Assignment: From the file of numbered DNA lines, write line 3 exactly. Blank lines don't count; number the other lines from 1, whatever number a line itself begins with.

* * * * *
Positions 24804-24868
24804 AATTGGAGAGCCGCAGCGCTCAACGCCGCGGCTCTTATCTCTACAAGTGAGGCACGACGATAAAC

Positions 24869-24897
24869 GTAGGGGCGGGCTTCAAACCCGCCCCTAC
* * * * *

Positions 24869-24897